In October I was asked to give a lecture to staff and students of the medical school at the State University of St Petersburg -- in the historic old Law lecture room where both President Putin and Premier Medvedev gave orations during their studies. There was a video made by the university, and it has now been put online at:
It is an indeed relaxed lecture with an interested young auditorium not yet spoiled with guidelines, able to implement new knowledge.
Having had to live and learn through all those spoiling stages of a physician's life, I recognize, and think it very helpful for any doctor, that, for the first time,you (at least as I have noticed) clearly distinguished between the effects of antibiotics on extra- and intracellular microbes.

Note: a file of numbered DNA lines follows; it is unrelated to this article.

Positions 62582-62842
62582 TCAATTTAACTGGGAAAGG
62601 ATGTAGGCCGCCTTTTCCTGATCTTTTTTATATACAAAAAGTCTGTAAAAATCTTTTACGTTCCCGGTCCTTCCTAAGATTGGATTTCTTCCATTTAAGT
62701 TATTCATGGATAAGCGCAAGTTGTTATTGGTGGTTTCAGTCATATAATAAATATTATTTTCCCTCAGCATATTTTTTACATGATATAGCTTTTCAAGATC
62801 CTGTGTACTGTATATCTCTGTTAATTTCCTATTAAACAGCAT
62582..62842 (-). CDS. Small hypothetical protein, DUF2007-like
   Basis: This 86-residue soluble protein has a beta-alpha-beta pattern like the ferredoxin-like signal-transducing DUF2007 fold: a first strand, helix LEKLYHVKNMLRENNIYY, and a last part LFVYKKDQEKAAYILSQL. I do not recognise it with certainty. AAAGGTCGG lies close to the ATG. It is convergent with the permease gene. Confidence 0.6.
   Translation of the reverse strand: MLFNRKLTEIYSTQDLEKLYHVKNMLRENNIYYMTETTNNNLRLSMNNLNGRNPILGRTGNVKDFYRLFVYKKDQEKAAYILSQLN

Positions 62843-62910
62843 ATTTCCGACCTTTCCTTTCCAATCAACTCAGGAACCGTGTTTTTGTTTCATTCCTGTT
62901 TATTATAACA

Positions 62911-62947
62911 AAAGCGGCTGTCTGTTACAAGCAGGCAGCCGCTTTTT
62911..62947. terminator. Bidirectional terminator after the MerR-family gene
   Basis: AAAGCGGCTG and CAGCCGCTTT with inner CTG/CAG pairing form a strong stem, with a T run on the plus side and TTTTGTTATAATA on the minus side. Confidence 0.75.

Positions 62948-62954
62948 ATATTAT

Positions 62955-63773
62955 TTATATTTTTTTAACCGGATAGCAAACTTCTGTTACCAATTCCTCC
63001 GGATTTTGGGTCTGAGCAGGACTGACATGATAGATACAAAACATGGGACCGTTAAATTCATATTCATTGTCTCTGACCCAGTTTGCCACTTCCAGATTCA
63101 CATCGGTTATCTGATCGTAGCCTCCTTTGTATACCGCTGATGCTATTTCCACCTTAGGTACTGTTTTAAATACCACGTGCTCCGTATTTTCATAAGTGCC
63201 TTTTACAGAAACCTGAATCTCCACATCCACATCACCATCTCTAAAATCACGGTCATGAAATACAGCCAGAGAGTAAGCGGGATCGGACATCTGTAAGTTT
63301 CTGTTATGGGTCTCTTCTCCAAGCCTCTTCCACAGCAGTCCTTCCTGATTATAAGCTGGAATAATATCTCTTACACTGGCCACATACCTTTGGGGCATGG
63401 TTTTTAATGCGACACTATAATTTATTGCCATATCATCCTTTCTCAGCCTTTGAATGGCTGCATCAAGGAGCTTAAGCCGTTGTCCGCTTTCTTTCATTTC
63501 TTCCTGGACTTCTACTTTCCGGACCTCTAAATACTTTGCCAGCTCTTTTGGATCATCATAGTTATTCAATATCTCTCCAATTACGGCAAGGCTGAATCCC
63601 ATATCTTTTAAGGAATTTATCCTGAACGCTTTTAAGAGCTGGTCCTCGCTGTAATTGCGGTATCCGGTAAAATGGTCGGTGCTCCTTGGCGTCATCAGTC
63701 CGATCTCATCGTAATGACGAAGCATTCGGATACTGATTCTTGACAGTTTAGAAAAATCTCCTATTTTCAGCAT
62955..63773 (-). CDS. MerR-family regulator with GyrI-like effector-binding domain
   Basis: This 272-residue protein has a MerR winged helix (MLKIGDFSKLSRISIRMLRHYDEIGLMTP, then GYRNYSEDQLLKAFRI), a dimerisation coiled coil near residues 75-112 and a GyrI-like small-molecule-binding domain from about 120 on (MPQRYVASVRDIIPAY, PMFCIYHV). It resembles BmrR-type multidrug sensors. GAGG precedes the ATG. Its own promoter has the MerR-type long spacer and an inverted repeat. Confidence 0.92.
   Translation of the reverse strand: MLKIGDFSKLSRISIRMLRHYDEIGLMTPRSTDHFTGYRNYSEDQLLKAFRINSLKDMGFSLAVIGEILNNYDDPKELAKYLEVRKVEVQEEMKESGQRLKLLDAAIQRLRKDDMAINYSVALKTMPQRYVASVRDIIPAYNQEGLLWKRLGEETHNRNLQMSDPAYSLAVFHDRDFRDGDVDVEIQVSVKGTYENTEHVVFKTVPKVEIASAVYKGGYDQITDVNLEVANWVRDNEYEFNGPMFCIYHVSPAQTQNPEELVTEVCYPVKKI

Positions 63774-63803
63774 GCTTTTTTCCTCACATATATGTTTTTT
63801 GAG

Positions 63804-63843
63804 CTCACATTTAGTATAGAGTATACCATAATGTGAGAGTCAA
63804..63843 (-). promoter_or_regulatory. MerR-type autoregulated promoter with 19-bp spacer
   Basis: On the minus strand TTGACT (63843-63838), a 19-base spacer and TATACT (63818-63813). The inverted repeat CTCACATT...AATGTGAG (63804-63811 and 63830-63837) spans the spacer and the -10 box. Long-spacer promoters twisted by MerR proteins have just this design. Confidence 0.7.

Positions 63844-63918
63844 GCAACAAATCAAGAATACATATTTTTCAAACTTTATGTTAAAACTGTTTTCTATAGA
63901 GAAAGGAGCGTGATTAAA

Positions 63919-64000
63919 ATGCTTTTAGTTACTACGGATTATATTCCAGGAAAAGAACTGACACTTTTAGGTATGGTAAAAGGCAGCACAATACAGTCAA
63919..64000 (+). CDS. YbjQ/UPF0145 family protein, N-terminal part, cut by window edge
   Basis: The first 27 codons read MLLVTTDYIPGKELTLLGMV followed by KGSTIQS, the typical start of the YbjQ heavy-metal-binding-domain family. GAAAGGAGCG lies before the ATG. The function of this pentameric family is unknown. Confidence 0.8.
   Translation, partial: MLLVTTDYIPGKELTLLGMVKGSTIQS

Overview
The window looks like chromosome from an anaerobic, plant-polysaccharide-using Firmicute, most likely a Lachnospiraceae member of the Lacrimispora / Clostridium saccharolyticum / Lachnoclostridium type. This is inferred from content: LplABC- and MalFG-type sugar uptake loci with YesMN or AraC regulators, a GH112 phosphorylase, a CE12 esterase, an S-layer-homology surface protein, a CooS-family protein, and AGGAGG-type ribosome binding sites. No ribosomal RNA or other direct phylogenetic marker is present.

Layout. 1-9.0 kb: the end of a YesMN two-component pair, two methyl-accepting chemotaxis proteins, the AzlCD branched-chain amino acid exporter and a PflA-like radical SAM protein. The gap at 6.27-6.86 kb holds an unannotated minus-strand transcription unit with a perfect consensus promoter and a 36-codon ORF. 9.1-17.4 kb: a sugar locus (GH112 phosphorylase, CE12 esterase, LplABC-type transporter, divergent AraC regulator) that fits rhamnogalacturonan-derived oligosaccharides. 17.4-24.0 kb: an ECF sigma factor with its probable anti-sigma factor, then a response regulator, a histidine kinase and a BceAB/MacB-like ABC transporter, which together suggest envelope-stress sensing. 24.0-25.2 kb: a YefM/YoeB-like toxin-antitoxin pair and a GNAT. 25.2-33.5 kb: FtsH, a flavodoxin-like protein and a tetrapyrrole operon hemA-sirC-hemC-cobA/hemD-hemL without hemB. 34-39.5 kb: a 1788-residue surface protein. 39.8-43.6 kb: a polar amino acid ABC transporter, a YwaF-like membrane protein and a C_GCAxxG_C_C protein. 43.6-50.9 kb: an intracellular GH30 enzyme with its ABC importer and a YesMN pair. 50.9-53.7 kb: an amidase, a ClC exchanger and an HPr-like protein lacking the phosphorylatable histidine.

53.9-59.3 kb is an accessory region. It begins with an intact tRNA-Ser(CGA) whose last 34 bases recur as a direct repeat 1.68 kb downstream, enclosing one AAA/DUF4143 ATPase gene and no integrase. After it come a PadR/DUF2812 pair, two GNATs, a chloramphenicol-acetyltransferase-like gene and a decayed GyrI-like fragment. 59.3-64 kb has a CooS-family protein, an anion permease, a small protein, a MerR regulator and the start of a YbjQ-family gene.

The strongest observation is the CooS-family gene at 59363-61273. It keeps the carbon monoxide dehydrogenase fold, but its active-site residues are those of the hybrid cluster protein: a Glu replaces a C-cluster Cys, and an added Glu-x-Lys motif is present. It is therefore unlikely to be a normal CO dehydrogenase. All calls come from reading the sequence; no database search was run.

I think during your lecture in Teheran the auditorium had difficulties to accept that antibiotics don't work, although you, after a short while, added 'not in chronic disease'.
Who was the translator? He appeared full of empathy for your work.
I could not clearly understand one of the last questions, did it deal with God?
A kind of: If there is a God, it might be a microbe...?
That is Prof Leonid Churilov, head of the Dept of Pathophysiology at the University, and the most cited medical author in Russia. He jokes that he is only widely cited because he wrote the (3 volumes, 4 editions) textbook for Pathophysiology, and everybody remembers something in that when they are writing their own papers He says I am wasting my time writing papers, I need to be writing textbooks